Although the Orquesta Nacional de España has labelled one series of concerts “Looking East”, the only obvious connection in the February 29th program is Ravel’s Shéhérazade. A text in the program book tries to explain the relation for Debussy´s La Mer, but even the author gives up when it comes to Schumann’s cello concerto op. 129.
Of course, the bizarre title has nothing to do with the music making itself. In the Schumann item, Steven Isserlis proved to be the cellists’ answer to Cecilia Bartoli – his intense playing goes beyond producing pretty sounds, but you still have to deal with a tone that is basically unnoble. I don’t know if Schumann would have expected the one-paroxism-per-second approach, but it definitely makes its point. Conductor Josep Pons, the orchestra’s musical director, fortunately could cope with the emotional approach without sacrificing polish – something he could not repeat in the Debussy piece. Maybe I am spoiled by the recent Carnegie Hall concert with the Concertgebouw Orchestra and Mariss Jansons but, even if the ONE has rich strings, the over-extrovert approach brought about a stridence that – in my opinion – has nothing to do with this kind of music. The conductor looked for bombastics and marked dance-like rhythms that eschewed any sense of demi-tintes (and some clarity either).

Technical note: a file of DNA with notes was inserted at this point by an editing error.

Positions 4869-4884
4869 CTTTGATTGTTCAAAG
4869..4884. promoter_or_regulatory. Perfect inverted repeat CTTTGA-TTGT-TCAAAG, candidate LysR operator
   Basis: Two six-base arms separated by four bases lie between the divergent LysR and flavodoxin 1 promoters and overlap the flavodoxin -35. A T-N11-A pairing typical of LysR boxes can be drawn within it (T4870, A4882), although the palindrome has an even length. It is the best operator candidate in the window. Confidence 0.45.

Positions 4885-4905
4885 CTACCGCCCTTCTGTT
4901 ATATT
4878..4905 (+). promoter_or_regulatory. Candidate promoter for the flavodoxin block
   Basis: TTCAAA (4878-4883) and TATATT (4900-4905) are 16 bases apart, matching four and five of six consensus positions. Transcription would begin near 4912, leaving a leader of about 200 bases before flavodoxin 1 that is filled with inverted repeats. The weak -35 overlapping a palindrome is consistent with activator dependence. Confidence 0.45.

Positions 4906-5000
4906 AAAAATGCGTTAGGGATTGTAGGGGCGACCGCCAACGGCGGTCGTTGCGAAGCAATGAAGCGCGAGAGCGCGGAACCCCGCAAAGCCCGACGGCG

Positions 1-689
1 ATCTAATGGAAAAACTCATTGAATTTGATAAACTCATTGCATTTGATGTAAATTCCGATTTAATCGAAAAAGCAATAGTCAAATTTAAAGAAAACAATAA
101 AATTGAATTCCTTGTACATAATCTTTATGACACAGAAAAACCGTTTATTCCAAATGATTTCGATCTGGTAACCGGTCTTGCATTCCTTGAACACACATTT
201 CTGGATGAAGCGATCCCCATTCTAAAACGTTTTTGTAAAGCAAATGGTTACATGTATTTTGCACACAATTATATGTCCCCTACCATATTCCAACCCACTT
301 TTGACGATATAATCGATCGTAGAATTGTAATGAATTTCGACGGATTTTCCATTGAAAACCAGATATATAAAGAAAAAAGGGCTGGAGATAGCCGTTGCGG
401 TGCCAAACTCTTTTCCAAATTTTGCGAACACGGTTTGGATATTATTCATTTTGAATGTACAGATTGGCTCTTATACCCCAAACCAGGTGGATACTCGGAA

It is most curious, though, that Pons could fnd again the necessary subtle shading for Ravel’s Shéhérazade, when he had an extraordinary soloist in Véronique Gens. You can call me an admirer, but I have to confess this was the best I have ever heard from her either live or in recordings. Her sensuous soprano gleamed from bottom to top and one could understand each vowel and consonant in the French text, treated to masterly tone-colouring, the most ethereal mezza-voce and full-toned velvetiness, as required in the first song. This was definitely one of the most perfect vocal performances I have heard live in a while – hence my disappointment with the audience’s tame reception.